When Michael Forbes, a student at an underfunded public school in Brooklyn, received his college admissions results, most would have expected him to be thrilled with his range of choices. Mike, who was living in a homeless shelter, was accepted to five prestigious New York State liberal arts colleges, as well as Morehouse College and Clark-Atlanta University. Most offered him substantial funding as well as academic and social support. But Mike told the college counselor at his high school that he had decided to stay in New York City and attend the less selective Brooklyn College. He did not even want to visit the other colleges to which he had been accepted.
Joshua Steckel, Mike’s counselor, was not completely surprised. Though Mike had thrown himself into the process of applying to highly selective residential colleges, in recent months he had become increasingly doubtful about whether leaving New York City was the right thing to do. Mike’s mother, who was battling stomach cancer, worked 15-hour days and depended on Mike to care for his two younger brothers. Mike wanted to get away, but he didn’t want to leave his mother on her own and feared what might happen to his brothers without his presence and positive influence. To Josh, what had at first seemed like a common-sense decision—that a student who was homeless would accept a full scholarship to a highly selective residential college—no longer seemed so simple.
Josh had left a private school job two years before to begin work at Mike’s school as its first college counselor. One of his goals was to help students gain access to the kinds of four-year colleges in which his previous, more advantaged students enrolled. Josh believed that for many of his new students, attending a residential liberal arts college would provide opportunities for transformative growth and a pathway to the middle class. But perhaps the best option for Mike was to attend the City University of New York, whose application had taken 20 minutes to fill out. Josh knew that the CUNY experience could be bureaucratic and impersonal and that Mike would still have to study under the daily stress of holding his family together. But staying in Brooklyn would allow Mike to move forward with his education without launching into a world that would distance him, physically and psychologically, from the people he loved.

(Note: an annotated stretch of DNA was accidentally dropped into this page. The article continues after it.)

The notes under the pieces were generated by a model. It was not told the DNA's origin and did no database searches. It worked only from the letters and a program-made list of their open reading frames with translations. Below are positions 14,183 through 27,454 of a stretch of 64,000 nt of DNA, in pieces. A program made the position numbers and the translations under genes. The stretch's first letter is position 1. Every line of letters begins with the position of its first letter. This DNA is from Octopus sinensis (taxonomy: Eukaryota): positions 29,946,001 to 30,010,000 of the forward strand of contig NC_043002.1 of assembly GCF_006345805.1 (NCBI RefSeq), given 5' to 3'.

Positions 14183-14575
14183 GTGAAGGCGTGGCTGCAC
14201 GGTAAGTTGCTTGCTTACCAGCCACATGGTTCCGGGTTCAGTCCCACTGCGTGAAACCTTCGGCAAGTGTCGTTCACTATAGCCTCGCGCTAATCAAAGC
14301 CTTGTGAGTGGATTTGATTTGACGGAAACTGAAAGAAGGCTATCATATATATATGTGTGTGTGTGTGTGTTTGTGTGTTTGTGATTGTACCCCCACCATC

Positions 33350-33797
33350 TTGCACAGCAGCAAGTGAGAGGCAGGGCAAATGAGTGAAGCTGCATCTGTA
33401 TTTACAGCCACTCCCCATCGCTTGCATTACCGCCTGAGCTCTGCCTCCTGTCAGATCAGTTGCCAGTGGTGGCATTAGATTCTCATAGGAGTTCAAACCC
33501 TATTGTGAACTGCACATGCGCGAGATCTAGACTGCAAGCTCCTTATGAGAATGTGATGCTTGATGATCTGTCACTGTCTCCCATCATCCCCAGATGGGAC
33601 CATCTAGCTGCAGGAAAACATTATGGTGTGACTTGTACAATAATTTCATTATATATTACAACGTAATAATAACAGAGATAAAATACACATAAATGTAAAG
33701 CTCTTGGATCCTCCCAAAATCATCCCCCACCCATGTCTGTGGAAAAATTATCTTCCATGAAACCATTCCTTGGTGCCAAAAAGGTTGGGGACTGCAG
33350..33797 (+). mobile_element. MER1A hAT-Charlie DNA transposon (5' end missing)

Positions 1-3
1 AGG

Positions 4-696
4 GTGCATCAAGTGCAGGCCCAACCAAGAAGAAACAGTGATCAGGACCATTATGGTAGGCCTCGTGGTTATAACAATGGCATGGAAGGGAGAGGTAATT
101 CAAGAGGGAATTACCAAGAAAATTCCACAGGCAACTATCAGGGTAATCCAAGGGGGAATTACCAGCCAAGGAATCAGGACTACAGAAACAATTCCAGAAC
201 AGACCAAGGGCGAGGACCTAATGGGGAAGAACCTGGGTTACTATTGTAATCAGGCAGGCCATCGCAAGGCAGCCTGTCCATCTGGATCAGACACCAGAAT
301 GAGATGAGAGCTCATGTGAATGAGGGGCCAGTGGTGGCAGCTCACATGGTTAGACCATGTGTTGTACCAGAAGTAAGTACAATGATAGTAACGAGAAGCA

Throughout his two years of work with Mike, Josh saw himself in the traditional role of a college advisor: marshaling his college admissions knowledge and experience to guide Mike through the application process. He had helped Mike make lists, fill out the Common Application, write essays, prepare for interviews, and complete the endless legwork required of low-income students—including assembling financial documents to confirm eligibility for the state’s opportunity programs, collecting third party letters attesting that Mike’s father did not contribute to the family’s income, and completing federal, state, and institutional aid applications. Now, with all the forms submitted and the acceptance letters received, Mike needed a different kind of guidance from Josh. He needed help making a choice that set his dreams for his future against his responsibility for his family.
The vast majority of American high school students receive little guidance from college counselors. According to a 2009 U.S. Department of Education survey, public school students receive an average of 38 minutes of college admissions advice from their guidance counselors—a tiny percentage of the time needed to navigate a process that is challenging for even the most highly educated families. Effective college guidance for low-income students involves a host of tasks, including helping students to identify college matches that offer robust support structures and adequate funding; working with students as they draft and revise personal essays; arranging campus visits; and providing individualized guidance to students and families through the financial aid process.